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Abdominal aortic aneurysm

An abdominal aortic aneurysm is an enlarged area in the lower part of the aorta, the major blood vessel that supplies blood to the body. The aorta, about the thickness of a garden hose, runs from your heart through the center of your chest and abdomen. Because the aorta is the body's main supplier of blood, a ruptured abdominal aortic aneurysm can cause life-threatening bleeding.

Depending on the size and rate at which your abdominal aortic aneurysm is growing, treatment may vary from watchful waiting to emergency surgery. Once an abdominal aortic aneurysm is found, doctors will closely monitor it so that surgery can be planned if it's necessary. Emergency surgery for a ruptured abdominal aortic aneurysm can be risky.

Symptoms Causes Risk factors Complications

Abdominal aortic aneurysms often grow slowly and usually without symptoms, making them difficult to detect. Some aneurysms will never rupture. Many start small and stay small, although many expand over time. Others expand quickly. Predicting how fast an abdominal aortic aneurysm may enlarge is difficult.

As an abdominal aortic aneurysm enlarges, some people may notice:

  • A pulsating feeling near the navel
  • Deep, constant pain in your abdomen or on the side of your abdomen
  • Back pain

When to see a doctor

You should see your doctor if you have any of the symptoms listed above.

Anyone age 60 and older who has risk factors for developing an abdominal aortic aneurysm, such as smoking or a family history of abdominal aortic aneurysm, should consider regular screening for the condition. Because being male and smoking significantly increase the risk of abdominal aortic aneurysm, men ages 65 to 75 who have ever smoked cigarettes should have a one-time screening for abdominal aortic aneurysm using abdominal ultrasound.

If you have a family history of abdominal aortic aneurysm, your doctor may recommend an ultrasound exam to screen for the condition.

There are no specific screening recommendations for women. Ask your doctor if you need to have an ultrasound screening based on your risk factors.

Most aortic aneurysms occur in the part of your aorta that's in your abdomen. Although the exact cause of abdominal aortic aneurysms is unknown, a number of factors may play a role, including:

  • Tobacco use. Cigarette smoking and other forms of tobacco use appear to increase your risk of aortic aneurysms. In addition to the damaging effects that smoking causes directly to the arteries, smoking contributes to the buildup of fatty plaques in your arteries (atherosclerosis) and high blood pressure. Smoking can also cause your aneurysm to grow faster by further damaging your aorta.
  • Hardening of the arteries (atherosclerosis). Atherosclerosis occurs when fat and other substances build up on the lining of a blood vessel, increasing your risk of an aneurysm.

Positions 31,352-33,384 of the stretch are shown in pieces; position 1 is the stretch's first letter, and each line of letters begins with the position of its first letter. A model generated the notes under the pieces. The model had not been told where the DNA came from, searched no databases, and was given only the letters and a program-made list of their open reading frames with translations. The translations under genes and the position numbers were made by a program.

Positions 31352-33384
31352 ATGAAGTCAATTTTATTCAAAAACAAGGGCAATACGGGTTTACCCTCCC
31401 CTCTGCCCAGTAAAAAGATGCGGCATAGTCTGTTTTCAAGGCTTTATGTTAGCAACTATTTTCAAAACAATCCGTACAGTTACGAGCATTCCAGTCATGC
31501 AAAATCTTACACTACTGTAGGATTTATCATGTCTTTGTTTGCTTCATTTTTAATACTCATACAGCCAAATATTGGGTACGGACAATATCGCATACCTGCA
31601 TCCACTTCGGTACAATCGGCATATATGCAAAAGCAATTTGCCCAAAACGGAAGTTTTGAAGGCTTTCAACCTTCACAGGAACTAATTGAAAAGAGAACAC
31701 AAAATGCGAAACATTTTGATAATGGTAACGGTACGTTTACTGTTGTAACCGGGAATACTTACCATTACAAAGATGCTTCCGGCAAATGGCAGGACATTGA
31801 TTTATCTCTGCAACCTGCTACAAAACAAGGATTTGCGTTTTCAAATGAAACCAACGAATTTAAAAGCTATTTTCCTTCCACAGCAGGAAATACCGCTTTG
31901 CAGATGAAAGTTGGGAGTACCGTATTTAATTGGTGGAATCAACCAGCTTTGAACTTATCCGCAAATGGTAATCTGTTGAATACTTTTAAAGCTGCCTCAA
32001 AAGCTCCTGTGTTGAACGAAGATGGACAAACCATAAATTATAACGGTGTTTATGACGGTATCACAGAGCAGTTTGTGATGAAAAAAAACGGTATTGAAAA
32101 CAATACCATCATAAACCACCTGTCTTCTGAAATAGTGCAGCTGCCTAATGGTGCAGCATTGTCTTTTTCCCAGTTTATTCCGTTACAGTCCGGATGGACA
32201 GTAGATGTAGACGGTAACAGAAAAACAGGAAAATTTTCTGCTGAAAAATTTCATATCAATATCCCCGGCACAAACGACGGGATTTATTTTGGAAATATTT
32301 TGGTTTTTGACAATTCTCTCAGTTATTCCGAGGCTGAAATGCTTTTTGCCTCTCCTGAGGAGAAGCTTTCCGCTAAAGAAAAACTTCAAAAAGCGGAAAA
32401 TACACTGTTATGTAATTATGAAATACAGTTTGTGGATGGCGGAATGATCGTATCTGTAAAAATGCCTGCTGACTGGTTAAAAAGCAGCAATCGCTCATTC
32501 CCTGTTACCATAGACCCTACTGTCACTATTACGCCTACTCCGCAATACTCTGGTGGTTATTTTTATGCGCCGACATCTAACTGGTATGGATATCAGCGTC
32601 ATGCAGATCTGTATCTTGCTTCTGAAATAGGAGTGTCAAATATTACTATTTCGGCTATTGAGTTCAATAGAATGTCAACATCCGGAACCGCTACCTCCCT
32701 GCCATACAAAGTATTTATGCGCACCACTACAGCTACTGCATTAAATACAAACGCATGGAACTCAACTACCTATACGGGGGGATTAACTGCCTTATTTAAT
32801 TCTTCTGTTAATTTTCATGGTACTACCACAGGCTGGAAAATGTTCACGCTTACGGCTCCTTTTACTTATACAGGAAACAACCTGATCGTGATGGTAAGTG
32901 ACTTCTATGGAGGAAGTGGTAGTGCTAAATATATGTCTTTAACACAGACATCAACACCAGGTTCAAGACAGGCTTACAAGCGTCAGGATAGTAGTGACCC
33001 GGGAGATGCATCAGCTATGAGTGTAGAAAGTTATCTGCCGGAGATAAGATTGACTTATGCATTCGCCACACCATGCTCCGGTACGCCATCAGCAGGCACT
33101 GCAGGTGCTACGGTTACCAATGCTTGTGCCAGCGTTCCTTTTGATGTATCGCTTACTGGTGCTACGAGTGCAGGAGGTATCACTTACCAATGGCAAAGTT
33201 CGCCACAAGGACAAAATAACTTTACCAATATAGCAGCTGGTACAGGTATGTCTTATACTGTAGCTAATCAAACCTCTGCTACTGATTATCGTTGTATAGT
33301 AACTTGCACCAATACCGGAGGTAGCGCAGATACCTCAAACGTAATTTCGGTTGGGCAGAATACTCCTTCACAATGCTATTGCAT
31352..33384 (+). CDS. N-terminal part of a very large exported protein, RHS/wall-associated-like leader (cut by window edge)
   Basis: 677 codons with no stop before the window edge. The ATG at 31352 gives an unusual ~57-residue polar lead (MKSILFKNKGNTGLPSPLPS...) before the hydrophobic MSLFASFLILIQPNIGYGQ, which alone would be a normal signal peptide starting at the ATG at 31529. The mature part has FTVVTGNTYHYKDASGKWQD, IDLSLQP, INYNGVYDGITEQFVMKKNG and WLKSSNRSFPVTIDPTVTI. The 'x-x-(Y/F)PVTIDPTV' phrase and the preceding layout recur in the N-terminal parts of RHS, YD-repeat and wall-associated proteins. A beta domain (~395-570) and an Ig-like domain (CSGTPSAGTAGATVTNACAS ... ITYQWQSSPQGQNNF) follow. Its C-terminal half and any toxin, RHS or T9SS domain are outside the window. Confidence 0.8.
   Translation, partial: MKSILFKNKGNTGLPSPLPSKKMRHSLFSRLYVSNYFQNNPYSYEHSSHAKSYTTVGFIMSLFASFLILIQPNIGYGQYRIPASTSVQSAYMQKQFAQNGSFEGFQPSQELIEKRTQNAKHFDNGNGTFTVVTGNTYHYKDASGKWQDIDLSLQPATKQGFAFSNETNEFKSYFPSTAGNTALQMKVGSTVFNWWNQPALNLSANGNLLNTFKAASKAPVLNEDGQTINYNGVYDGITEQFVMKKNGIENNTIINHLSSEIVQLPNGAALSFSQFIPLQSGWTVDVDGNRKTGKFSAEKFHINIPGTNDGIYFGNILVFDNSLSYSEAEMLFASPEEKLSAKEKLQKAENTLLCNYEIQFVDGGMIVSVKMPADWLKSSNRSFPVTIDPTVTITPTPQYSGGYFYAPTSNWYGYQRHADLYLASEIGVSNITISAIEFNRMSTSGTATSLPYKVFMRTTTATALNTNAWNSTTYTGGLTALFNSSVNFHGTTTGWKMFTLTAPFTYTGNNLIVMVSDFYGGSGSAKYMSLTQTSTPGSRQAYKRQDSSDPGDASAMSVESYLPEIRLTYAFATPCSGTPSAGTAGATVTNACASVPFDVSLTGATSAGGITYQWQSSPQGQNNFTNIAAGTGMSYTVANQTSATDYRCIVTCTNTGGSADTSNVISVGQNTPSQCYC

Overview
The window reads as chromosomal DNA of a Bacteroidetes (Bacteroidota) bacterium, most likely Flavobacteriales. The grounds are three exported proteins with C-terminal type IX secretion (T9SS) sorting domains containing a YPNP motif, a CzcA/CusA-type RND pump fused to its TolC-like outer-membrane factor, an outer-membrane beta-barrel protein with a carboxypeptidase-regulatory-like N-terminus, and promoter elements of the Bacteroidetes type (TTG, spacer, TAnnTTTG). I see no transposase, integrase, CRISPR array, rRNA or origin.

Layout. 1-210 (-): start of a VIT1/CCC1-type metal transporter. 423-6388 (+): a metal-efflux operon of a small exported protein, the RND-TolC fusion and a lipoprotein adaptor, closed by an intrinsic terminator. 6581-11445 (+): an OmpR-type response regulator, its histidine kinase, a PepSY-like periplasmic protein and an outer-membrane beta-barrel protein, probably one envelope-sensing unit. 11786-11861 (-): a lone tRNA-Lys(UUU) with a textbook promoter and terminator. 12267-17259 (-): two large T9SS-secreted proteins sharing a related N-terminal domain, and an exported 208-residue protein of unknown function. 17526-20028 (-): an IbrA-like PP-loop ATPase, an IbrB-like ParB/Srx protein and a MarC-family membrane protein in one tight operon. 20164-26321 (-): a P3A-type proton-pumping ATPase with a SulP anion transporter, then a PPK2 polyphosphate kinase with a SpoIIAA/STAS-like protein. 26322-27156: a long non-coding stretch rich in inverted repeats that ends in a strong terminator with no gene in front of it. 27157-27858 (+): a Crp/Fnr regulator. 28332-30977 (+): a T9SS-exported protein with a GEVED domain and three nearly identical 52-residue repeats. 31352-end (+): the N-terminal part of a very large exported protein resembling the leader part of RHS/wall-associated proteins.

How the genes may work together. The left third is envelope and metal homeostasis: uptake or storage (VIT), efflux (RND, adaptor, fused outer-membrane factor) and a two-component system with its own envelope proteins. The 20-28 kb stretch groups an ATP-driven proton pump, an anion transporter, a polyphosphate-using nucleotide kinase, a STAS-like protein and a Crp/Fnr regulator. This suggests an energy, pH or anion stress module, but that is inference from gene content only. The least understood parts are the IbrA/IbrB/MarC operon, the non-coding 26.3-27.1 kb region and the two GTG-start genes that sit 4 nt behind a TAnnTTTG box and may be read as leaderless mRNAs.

• Infection in the aorta (vasculitis). In rare cases, abdominal aortic aneurysm may be caused by an infection or inflammation that weakens a section of the aortic wall.

Aneurysms can develop anywhere along the aorta, but when they occur in the upper part of the aorta, they are called thoracic aortic aneurysms. More commonly, aneurysms form in the lower part of your aorta and are called abdominal aortic aneurysms. These aneurysms may also be referred to as AAA or triple A.

Abdominal aortic aneurysm risk factors include:

  • Age. Abdominal aortic aneurysms occur most often in people age 65 and older.
  • Tobacco use. Tobacco use is a strong risk factor for the development of an abdominal aortic aneurysm. The longer you've smoked or chewed tobacco, the greater your risk.
  • Atherosclerosis. Atherosclerosis, the buildup of fat and other substances that can damage the lining of a blood vessel, increases your risk of an aneurysm.
  • Being male. Men develop abdominal aortic aneurysms much more often than women do.
  • Family history. People who have a family history of abdominal aortic aneurysm are at increased risk of having the condition. People who have a family history of aneurysms tend to develop aneurysms at a younger age and are at higher risk of rupture.

Tears in the wall of the aorta (dissection) are the main complications of abdominal aortic aneurysm. A ruptured aortic aneurysm can lead to life-threatening internal bleeding. In general, the larger the aneurysm, the greater the risk of rupture.

Signs and symptoms that your aortic aneurysm has burst include:

  • Sudden, intense and persistent abdominal or back pain
  • Pain that radiates to your back or legs
  • Sweatiness
  • Clamminess
  • Dizziness
  • Nausea
  • Vomiting
  • Low blood pressure
  • Fast pulse
  • Loss of consciousness
  • Shortness of breath

Another complication of aortic aneurysms is the risk of blood clots. Small blood clots can develop in the area of the aortic aneurysm. If a blood clot breaks loose from the inside wall of an aneurysm and blocks a blood vessel elsewhere in your body, it can cause pain or block the blood flow to the legs, toes, kidneys or abdominal organs.

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